Wednesday, January 2, 2013

Xi'An: Terracotta Warriors

After a whirlwind holiday spent in the US, we are back home in Shanghai. Our families were overly generous with presents as usual so it will take a few days to settle in and sort through all our loot. Plus a certain ball of fur keeps enticing me with midday naps. Seriously, how can I be productive when this is occurring?


I suppose this same procrastination is why I am still recapping my parents' trip to China, a full two months after they departed. Better late than never, right?

After departing Beijing, we arrived in Xi'An for a few days of site seeing. The main attraction in Xi'An is the Terracotta Warrior exhibit. Thanks to stories of the Terracotta Warriors being discovered by farmers, I wrongly assumed Xi'An was a small, sleepy town. I was quickly corrected by our tour guide who informed us it was in fact a small city. A small city of eight million people. When I told him I grew up in a town of 10,000, he assured me that I must have the figure wrong.


The Terracotta Warriors are an army of terracotta sculptures depicting the armies of Qin Shi Huang, the first Emperor of China. They were buried with the emperor to protect him in his afterlife, around the year 210 BC.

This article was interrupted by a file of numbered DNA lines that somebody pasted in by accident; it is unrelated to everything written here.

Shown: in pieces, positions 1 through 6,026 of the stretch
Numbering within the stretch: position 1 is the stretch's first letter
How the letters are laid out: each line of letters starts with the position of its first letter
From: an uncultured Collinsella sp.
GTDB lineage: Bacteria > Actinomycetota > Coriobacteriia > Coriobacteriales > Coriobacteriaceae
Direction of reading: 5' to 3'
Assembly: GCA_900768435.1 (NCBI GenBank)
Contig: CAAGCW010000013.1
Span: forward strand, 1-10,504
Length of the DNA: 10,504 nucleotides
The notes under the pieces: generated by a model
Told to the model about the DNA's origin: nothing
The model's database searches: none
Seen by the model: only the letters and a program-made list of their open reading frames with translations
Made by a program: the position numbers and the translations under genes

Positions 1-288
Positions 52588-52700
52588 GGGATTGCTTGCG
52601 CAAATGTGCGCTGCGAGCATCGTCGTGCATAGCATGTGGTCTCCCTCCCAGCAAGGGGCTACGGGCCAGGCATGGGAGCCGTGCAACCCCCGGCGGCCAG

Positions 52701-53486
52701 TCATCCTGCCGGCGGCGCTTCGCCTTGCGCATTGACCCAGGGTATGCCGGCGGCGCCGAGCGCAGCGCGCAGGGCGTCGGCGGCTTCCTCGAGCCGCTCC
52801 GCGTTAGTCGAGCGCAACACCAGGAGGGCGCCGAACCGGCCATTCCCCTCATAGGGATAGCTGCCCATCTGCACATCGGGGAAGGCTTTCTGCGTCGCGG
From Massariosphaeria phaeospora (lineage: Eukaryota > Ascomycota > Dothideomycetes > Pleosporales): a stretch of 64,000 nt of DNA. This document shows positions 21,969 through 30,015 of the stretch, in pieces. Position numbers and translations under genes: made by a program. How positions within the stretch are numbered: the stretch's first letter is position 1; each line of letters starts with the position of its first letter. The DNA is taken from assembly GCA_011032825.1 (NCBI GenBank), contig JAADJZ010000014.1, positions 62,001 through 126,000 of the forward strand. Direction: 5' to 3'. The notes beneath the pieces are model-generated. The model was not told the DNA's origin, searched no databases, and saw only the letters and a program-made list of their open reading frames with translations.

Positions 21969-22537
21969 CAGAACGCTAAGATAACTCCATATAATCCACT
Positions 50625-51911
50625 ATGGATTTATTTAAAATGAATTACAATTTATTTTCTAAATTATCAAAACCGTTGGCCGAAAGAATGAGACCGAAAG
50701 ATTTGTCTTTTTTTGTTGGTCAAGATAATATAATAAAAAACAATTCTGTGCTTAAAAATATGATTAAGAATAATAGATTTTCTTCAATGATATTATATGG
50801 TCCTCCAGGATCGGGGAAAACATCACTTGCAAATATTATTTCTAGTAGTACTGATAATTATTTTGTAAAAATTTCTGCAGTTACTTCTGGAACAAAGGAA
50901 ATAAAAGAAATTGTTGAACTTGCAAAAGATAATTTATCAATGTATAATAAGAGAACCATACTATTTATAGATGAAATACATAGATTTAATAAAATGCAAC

The figures vary in height according to their roles, with the tallest being the generals. Their armor, or lack of it, also designated their position in the army. Originally, each warrior held a wooden weapon which has long since disintegrated.


Archaeologists estimate there are over 8,000 soldiers, 100 chariots and 500 horses buried in the area surrounding Qin Shi Huang's grave, most of which are still unearthed. 


Other non-military terracotta  figures were also found surrounding the grave such as officials, acrobats, and musicians. Unfortunately for Qin Shi Huang's concubines, he chose to bury the actual women alive in his grave rather than their terracotta likeness.


The kneeling archer is perhaps the most famous of the Terracotta Warriors as he is the only statue found fully intact. The majority of the warriors are found as broken fragments which are then painstakingly pieced together. 




It's hard to believe these incredible statues were found by chance by farmers digging a well. The only thing I ever found when digging in my yard was earthworms. 


  1. I got the same reaction in China when I tried describing our hometown. ;)

    1. It's funny to think of how small our hometown really was!


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